Looking at Free Radio Linux from a conceptual point of view, it seems adequate to continue broadcasting a code freeze of the day transmission started and carry it all the way. It might remind its listeners of the open legal disputes and multinational lobbying occurring when the project was launched.

Looking at Free Radio Linux from a pragmatic point of view, another posting on Slashdot suggested that something useful is finally leaving this planet in the form of radio transmissions. Intelligent alien life forms could receive a stable version of the Linux kernel. What a success for the Linux community and what an audience for grassroots media!

Micz Flor is a working with and writing on new media.

  1. http://radioqualia.va.com.au/freeradiolinux/ : Free Radio Linux↩︎

  2. Kernel meaning the part of the Operating Software Linux on top of which all other applications run. Free Radio Linux is webcasting Linux kernel 2.4.18 from http://www.kernel.org↩︎

  3. 14253.43 hours, or 593.89 days, to be precise. See the readme file on the site↩︎

  4. http://www.xs4all.nl/~qualia/freeradiolinux/playlist.m3u : Live audio link of Free Radio Linux↩︎

  5. Larry Wall, the creator of the Perl programming language on computer code and linguistics : http://www.ddj.com/documents/s=923/ddj9802a/9802a.htm↩︎

  6. A small extract from the code at linux/arch/ia64/ia32/ia32_signal.c↩︎

  7. Find a list with some of the re-broadcasters at : http://www.xs4all.nl/~qualia/freeradiolinux/cron.html↩︎

  8. http://www.jodi.org↩︎

  9. http://www.ljudmila.org/~vuk/ascii/blind/ Vuk Cosic “ascii history of art for the blind”↩︎

  10. http://www1.zkm.de/~wvdc/ascii/java/ : Vuk Cosic “Deep ASCII”, see more of his work at http://www.ljudmila.org/~vuk/↩︎

  11. For a good introduction into the subject, see Florian Cramer’s text “Digital Code and Literary Text” : http://beehive.temporalimage.com/content_apps43/app_d.html↩︎

  12. Larry Wall, the creator of the Perl programming language on computer code and linguistics : http://www.ddj.com/documents/s=923/ddj9802a/9802a.htm↩︎

  13. Comment taken from fork.c of the Linux kernel↩︎

  14. Posting by Shiny Metal S. on Sunday February 03 2002 on Slashdot : http://slashdot.org/↩︎

  15. For a brief introduction, dust down your Dutch : http://www.hobbyscoop.nl/NOStalgie.htm↩︎

  16. Such computers would include TRS-80, Commodore PET, Apple-2, Exidy Sorcerer↩︎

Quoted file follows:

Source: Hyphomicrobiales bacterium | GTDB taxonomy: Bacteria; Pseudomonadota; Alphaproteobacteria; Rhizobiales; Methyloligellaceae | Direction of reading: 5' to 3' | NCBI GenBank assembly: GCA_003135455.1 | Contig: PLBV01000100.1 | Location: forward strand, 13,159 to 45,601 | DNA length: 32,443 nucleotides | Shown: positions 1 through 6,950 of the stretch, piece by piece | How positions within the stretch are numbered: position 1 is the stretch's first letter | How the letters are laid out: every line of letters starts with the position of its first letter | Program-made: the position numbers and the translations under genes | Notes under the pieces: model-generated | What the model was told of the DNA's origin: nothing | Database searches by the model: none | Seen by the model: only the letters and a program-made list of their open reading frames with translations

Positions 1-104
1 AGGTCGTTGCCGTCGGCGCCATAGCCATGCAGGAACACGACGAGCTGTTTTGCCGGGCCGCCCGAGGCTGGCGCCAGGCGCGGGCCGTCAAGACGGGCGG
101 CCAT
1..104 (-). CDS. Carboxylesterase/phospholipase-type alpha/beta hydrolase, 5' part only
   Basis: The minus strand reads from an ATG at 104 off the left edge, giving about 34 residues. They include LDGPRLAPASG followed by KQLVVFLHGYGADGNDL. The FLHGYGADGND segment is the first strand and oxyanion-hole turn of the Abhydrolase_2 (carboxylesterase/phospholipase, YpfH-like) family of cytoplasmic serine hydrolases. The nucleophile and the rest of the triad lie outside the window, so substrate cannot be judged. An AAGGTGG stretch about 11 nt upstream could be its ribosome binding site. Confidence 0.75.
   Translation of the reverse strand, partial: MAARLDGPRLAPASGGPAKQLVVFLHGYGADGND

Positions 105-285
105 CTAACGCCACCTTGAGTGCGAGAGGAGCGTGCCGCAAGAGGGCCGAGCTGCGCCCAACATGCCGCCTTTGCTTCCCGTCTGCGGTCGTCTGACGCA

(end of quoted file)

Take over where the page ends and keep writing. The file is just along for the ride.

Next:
17. Find more information on the “Chip Shop” history : http://www.sincuser.f9.co.uk/024/news.htm↩︎

  18. When exactly the first BBC software broadcast happened is hard to research : http://www.users.globalnet.co.uk/~jimg/yr09/yr09_03.htm↩︎

  19. More information on the history of Basicode : http://www.xs4all.nl/~lennartb/basicode.html↩︎

  20. The Basicode software is still available today : http://www.void.jump.org/utils/b.html↩︎

  21. For a more detailed discussion see : http://mi.cz/txt/crosscodeccompatibility.htm↩︎

  22. More on the Ogg Vorbis format : http://www.vorbis.com/↩︎

  23. This comparison was brought up by Adam Hyde in preparation to this article↩︎

  24. Philip Zimmermann’ preface to the book: “PGP Source Code and Internals” : http://www.philzimmermann.com/essays-preface.shtml↩︎

  25. http://www.pgpi.org : The International PGP Home Page↩︎

  26. http://www.lugod.org/presentations/pgp/history.html : Introduction to PGP encryption↩︎

  27. http://www.philzimmermann.com/essays-preface.shtml : Philip Zimmermann’s preface to the book: “PGP Source Code and Internals”↩︎

  28. Declaration of Philip R. Zimmermann in support of Plaintiffs’ opposition to defendants’ motion to dismiss : http://people.qualcomm.com/karn/export/zimm.html↩︎

  29. Jonathan Baccash: BabelBuster - C to English to C Translator: http://www-2.cs.cmu.edu/~dst/DeCSS/Baccash/↩︎

  30. Copyleft DeCSS t-shirt : http://www.copyleft.net/item.phtml?dynamic=1&referer=%2F&page=product_276_front.phtml↩︎

  31. Wired News on DeCSS t-shirts : http://www.wired.com/news/technology/0,1282,37941,00.html↩︎

  32. Gallery of CSS Descramblers : http://www-2.cs.cmu.edu/~dst/DeCSS/Gallery/index.html↩︎

  33. BabelBuster example : http://www-2.cs.cmu.edu/~dst/DeCSS/Baccash/example1.e↩︎

  34. Posting by mESSDan on Sunday February 03 2002 on Slashdot : http://slashdot.org/↩︎